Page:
The conditions were so unsettling that workers formed the Match Girls Strike of 1888 in London to bring public attention to phosphorus poisoning.
“Necessary women” were a fixture during the colonial period, and their name was quite apt. They were tasked with the unfortunately very necessary job of emptying chamber pots filled with human waste throughout the day. It wasn’t until the end of the period that indoor bathrooms became commonplace, and the outdated job was flushed away.
The job of a Roman ornatrix slave — aka hairdresser — was to make sure her mistress’s tresses were always glamorous. According to a segment aired on NPR’s Morning Edition, their go-to hair treatments incorporated ingredients like decomposed leeches, urine, bile and pigeon droppings. It seems that the price of beauty wasn’t so much high as it was really, really gross.
Professional mourners, also called moirologists, are essentially actresses paid to mourn prominent people at funerals and wakes to make the deceased seem more important. In ancient communities in Rome, Greece, Egypt and Israel, this unusual job was commonly given to women due to the perception that they were more emotional than men. They were required to wail, cry out in anguish, cover themselves in dirt and otherwise act like the person’s death affected them personally.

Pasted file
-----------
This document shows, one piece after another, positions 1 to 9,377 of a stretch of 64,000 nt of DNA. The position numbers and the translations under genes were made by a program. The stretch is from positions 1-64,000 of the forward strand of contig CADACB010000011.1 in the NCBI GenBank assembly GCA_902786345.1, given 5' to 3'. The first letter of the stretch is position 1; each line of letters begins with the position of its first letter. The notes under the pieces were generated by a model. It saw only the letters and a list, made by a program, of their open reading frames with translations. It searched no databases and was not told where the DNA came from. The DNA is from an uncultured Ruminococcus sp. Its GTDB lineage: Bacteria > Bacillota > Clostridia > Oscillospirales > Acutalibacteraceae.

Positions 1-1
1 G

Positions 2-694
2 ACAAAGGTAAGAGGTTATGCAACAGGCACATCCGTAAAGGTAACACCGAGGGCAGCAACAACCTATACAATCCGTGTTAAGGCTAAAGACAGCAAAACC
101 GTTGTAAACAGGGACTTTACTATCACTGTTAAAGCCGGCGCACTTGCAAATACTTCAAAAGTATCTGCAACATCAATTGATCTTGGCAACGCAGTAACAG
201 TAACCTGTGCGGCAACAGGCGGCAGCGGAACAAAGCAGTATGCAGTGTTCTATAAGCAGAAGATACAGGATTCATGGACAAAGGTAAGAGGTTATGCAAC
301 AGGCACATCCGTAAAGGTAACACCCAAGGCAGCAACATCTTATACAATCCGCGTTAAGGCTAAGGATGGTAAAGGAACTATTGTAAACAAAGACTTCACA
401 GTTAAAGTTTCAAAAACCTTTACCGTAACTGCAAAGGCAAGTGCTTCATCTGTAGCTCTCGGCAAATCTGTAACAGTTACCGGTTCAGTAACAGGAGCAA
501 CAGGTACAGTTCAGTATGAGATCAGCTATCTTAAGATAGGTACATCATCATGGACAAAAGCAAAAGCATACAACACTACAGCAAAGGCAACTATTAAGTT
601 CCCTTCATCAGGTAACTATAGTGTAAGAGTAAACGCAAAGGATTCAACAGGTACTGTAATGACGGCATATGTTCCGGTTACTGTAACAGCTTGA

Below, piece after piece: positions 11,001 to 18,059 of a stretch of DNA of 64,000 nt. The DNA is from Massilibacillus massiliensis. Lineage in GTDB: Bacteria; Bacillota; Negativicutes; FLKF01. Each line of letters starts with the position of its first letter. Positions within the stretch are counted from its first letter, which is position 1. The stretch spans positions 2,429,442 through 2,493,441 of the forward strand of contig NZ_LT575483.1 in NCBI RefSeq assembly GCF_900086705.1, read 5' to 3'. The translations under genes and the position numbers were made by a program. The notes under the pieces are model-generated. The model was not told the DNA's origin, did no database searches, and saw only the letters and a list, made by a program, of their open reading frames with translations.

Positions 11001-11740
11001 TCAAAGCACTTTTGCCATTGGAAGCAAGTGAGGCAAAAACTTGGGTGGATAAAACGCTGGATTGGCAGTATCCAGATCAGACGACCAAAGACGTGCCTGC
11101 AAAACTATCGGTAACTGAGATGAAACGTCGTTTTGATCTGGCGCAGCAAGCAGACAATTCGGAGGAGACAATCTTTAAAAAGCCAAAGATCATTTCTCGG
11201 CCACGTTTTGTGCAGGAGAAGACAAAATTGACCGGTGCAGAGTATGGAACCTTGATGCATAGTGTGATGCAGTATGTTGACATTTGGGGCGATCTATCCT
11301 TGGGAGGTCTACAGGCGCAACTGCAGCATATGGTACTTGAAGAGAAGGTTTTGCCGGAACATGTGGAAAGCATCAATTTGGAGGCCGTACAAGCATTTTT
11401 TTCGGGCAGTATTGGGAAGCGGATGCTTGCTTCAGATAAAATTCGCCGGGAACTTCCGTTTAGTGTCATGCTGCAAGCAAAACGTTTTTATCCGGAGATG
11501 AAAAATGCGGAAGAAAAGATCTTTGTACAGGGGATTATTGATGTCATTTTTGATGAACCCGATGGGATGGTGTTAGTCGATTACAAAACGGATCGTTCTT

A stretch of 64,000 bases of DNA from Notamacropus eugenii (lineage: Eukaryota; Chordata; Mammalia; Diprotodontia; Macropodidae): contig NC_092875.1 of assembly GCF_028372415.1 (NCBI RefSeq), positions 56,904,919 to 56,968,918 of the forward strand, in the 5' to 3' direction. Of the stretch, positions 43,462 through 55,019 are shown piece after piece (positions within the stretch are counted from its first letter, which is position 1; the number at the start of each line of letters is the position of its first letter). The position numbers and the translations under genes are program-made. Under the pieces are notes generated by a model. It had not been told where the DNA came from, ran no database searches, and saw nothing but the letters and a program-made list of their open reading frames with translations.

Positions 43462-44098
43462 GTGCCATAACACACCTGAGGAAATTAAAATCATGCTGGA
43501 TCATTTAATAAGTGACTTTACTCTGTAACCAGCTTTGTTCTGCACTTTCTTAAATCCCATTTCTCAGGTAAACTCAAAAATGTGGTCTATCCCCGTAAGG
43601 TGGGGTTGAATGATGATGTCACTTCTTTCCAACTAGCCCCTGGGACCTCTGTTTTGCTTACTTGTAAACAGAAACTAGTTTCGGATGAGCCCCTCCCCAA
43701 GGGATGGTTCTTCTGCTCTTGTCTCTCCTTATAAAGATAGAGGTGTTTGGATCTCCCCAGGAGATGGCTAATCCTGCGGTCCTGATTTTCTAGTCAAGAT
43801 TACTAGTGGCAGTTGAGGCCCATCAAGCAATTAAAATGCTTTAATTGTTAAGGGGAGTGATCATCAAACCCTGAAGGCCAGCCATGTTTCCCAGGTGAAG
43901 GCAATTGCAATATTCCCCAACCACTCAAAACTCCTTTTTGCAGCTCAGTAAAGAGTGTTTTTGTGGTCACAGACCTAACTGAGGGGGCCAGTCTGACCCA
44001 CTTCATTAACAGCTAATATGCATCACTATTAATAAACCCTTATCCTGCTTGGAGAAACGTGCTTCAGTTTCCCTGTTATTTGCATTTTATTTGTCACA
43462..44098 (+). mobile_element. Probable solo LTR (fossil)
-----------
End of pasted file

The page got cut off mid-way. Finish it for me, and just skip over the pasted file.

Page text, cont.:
The tradition of hiring professional mourners has almost died out, but in China, Taiwan, Brazil and parts of Africa, female mourners are still hired to wail for the deceased.
Related: 14 Odd Jobs That Pay Insanely Well
As early as the mid-1600s, women in Stockholm were given jobs as “roddarmadammer,” or rowing madams. They ferried people and goods across the city’s busiest rivers, wearing special-made clothing to endure various weather conditions. Military leader Francisco de Miranda described a rowing madam as a “good woman that is rowing like hell.”
Up until the late 19th century, these women’s boats were the go-to transportation option for crossing the river; soon thereafter, steamboats were introduced.